line - A mark with length and direction(-s). An element of art which refers to the continuous mark made on some surface by a moving point. Types of line include: vertical, horizontal, diagonal, straight or ruled, curved, bent, angular, thin, thick or wide, interrupted (dotted, dashed, broken, etc.), blurred or fuzzy, controlled, freehand, parallel, hatching, meandering, and spiraling. Often it defines a space, and may create an outline or contour, define a silhouette; create patterns, or movement, and the illusion of mass or volume. It may be two-dimensional (as with pencil on paper) three-dimensional (as with wire) or implied (the edge of a shape or form).Lines in visual art do not have to be on canvas or paper. They can be marks made within the environment.
texture- An element of art, texture is the surface quality or "feel" of an object, its smoothness, roughness, softness, etc. Textures may be actual or simulated. Actual textures can be felt with the fingers, while simulated textures are suggested by an artist in the painting of different areas of a pictureTexture can be represented in visual artworks in either two or three dimensional ways. It's often a pictorial illusion - which is dependent on line and value.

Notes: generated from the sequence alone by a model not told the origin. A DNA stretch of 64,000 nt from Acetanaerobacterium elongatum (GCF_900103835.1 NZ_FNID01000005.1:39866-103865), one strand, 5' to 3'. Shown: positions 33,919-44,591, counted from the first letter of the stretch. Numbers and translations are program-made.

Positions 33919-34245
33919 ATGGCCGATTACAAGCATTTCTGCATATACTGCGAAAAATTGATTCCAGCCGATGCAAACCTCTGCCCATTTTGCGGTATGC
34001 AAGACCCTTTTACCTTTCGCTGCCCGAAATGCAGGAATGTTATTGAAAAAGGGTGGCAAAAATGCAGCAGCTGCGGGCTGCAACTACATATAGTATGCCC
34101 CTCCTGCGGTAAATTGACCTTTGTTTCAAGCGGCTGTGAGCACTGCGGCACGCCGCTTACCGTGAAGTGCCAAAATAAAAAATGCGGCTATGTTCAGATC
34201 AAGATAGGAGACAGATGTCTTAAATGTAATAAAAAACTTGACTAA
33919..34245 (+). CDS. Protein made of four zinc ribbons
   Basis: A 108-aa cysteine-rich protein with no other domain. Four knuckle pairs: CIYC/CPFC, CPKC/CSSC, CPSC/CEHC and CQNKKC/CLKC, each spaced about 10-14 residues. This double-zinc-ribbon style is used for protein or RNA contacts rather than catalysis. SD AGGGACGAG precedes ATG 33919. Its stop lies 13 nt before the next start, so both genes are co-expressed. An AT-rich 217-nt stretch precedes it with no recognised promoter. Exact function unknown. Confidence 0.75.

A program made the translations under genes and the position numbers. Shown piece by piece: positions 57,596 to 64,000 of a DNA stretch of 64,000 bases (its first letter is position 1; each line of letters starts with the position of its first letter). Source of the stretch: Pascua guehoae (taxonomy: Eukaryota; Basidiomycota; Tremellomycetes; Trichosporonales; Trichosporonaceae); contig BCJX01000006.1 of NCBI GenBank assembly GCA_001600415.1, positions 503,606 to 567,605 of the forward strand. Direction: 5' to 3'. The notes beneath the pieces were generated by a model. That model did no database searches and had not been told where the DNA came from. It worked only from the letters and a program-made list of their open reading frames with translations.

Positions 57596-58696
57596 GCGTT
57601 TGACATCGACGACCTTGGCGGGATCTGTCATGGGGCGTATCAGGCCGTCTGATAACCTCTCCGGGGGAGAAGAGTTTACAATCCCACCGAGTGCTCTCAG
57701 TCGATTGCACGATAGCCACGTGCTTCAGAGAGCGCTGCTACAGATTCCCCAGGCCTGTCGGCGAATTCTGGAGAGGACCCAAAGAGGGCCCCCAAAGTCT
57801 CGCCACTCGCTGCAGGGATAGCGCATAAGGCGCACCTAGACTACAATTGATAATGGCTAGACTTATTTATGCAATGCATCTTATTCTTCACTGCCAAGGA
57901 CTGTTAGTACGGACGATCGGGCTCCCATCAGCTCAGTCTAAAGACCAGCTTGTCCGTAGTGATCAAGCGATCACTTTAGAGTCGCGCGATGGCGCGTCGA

ArtLex - Texture
Books with a good explanation of the elements of design
- "The Elements of Drawing" John Ruskin (1857) and never out of print!
- You can search the text for specific terms on this Ruskin College Oxford website
- Letter 1 concerns the basics of drawing which involve the elements
- Letter 3 concerns itself with "On Colour and Composition" and Ruskin's 9 laws
- scroll down to see all the information that is available on the Internet.
- It appears you can download a complete copy from the Canadian Libraries.
- If you want to buy a copy, then I recommend that you get this edition with editing and annotations by Bernard Dunstan.
- "The Simple Secret to Better Painting" Greg Albert (Paperback 2003)- if you buy one book for this project, make it this one.
- Composition and Design - Resources for Artists - includes a section of the elements and principles of composition and design
- Cornell University - Art, Design and Visual Thinking an online interactive textbook created by Associate Professor Charlotte Jirousek
- Navigate to the Elements of Design and Principles of Design (and see the rest of the textbook) using the menu in the left hand column
- Graphic Design Basics
- Nancy Doyle: Design Lesson IV: Elements of Design
- Wikipedia - Design Elements and Principles This Wikipedia article is rather limited in its explanation and seems to confuse elements and principles. NOT recommended. The folowing articles are also very basic - the subject matter is covered better on other websites